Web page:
I paid a small fee and the woman in charge told me about the reserve. It is owned by a foundation which is dedicated to environmental conversation and mainly visited by scientists, biologists and ornithologists. The reserve consists of 70 % primary forest. The accessible part is manly 30 year old diverse secondary forest.
I started my hike on a small path through the forest and could observe many butterflies. I didn’t see birds though, but I heard them. Since the path was so narrow I could not avoid to destroy some spider webs although I tried to walk around them whenever it was possible. Some of them really looked like artworks.
I rested at a small picturesque river.
On the way back to the entrance I met a US American couple who were birdwatching. They had ordered a taxi back to Puerto Misahuali and invited me to join them which I gladly did. We reached the village and while waiting for the bus back to Tena I could observe more monkeys playing in the trees of the main square. Again it was so funny watching them jumping around and teasing each other.
Back in Tena I had a small pizza for dinner and reached my hotel very happy about this day full of wildlife and new experiences.
Parque Amazonico "La Isla"
The next day I wanted to visit the so called Parque Amazonico “La Isla”, which is a former zoo and nowadays a recreational area between the river Tena and the river Pano. I got there quite early and was surprised to find it closed with a guardian at the entrance. There were a couple of young students as well waiting to get in because they had to do some experiments for their school course. The reason we could not get in at these early hours on our own was security as the guardian told us: Since it had not rained so much lately, the river level was pretty low and people could cross it easily to reach the “island”, also the bad ones. Hard to believe on such a sunny day in this green paradise. But the students and I preferred to wait until there was a bit more movement.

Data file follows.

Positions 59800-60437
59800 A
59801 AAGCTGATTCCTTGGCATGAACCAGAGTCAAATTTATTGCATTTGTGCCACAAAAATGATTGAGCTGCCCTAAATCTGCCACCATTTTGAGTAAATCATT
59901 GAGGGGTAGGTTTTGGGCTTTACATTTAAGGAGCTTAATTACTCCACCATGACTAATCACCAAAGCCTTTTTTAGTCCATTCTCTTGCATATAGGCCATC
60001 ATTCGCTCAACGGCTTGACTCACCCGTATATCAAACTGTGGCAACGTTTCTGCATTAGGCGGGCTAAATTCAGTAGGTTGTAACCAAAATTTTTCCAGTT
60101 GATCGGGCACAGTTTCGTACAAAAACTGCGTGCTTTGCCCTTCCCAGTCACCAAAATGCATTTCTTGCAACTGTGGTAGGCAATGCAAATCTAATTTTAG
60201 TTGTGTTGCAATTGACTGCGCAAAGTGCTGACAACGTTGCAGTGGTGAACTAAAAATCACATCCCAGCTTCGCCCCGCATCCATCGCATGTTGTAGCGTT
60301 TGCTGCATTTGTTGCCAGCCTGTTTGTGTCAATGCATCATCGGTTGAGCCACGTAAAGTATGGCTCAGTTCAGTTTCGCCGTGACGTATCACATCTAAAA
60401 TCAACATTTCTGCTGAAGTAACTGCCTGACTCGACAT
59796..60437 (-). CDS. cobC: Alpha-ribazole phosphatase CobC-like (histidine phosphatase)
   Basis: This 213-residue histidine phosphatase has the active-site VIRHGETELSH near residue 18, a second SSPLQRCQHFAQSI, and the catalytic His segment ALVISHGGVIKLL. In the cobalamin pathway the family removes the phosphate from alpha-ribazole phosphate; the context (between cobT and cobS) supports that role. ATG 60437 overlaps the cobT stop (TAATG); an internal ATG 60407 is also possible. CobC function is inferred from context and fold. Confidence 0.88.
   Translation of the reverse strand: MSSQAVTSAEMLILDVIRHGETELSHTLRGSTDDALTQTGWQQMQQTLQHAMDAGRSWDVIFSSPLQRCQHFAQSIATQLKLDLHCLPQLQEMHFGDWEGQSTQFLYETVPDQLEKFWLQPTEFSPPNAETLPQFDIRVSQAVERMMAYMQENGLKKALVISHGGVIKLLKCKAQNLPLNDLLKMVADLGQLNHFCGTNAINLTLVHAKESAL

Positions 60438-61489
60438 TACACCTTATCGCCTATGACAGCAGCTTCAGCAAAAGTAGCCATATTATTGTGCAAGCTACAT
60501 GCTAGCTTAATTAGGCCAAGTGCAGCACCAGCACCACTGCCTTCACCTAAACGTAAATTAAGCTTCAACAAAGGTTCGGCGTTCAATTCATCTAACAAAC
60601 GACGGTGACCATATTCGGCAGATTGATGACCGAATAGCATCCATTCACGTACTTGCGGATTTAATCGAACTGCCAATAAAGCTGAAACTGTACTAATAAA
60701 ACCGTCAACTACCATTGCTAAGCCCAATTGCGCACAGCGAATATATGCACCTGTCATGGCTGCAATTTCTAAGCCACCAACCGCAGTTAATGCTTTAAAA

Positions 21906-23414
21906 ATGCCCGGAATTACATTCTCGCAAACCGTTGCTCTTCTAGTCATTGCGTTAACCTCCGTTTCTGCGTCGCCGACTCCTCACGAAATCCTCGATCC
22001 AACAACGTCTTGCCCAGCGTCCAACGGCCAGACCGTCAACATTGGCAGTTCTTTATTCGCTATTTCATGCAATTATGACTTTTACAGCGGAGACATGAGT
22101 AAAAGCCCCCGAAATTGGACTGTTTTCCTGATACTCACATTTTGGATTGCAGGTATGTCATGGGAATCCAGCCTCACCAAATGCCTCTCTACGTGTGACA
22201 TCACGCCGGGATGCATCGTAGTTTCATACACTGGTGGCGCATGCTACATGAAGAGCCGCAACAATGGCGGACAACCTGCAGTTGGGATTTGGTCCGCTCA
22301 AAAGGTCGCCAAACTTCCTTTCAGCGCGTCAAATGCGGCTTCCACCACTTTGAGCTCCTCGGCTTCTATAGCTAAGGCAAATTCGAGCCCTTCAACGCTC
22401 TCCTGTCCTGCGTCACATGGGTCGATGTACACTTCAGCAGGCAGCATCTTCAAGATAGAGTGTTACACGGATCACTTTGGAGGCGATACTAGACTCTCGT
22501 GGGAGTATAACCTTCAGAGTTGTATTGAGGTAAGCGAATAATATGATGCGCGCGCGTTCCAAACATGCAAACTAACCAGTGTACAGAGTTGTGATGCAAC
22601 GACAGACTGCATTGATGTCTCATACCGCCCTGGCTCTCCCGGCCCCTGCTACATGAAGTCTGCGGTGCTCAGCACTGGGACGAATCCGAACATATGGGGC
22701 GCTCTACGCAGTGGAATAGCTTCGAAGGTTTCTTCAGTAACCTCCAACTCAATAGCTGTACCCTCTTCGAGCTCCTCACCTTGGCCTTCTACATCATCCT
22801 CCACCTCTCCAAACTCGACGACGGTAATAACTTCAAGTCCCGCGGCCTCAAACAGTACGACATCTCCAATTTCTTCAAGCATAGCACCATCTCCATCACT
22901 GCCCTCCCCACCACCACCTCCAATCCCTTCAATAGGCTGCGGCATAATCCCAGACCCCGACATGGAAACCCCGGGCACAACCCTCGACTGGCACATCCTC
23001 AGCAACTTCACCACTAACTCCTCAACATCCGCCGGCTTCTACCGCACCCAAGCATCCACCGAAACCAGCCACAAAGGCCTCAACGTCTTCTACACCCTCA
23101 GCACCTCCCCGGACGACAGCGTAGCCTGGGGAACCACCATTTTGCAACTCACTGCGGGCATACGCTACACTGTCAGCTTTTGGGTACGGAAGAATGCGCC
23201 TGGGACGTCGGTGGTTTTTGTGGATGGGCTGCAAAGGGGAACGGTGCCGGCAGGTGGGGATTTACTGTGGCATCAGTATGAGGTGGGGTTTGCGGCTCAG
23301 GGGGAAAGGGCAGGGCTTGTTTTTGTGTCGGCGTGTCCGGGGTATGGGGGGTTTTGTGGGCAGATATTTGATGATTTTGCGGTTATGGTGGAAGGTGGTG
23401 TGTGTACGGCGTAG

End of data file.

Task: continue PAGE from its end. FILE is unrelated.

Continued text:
At the entrance to the park there is an observation tower from which I could overlook the whole beautiful surrounding.
Finally, there were more people around and we could get in. Inside the students still waited for their colleagues and I kept walking on my own along the wooden footbridge. Due to the security issues the back part was not accessible but it was still a nice path though. After a while I left the park, crossed the bridge and walked on a way next to the river. I could enjoy great views over the clear water.
I would have stayed much longer in this green paradise but a 5-hours bus ride was still waiting for me so I better moved on.
All in all, this weekend trip was a great introduction to Ecuador’s jungle region and I definitely will come back to this area.